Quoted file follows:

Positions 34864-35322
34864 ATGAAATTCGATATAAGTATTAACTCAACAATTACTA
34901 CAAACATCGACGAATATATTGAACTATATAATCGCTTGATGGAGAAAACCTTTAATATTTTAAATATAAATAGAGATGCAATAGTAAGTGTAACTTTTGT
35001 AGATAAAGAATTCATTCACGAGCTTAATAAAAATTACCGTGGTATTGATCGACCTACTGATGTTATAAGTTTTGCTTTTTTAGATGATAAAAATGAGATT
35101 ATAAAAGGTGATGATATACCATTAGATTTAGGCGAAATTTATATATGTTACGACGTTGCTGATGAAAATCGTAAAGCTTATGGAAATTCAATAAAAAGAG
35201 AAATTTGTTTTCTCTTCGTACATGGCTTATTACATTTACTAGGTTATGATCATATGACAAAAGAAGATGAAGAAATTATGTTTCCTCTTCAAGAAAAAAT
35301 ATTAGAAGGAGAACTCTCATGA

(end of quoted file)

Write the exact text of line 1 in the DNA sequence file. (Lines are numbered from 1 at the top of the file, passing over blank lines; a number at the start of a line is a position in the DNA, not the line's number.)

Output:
Positions 34864-35322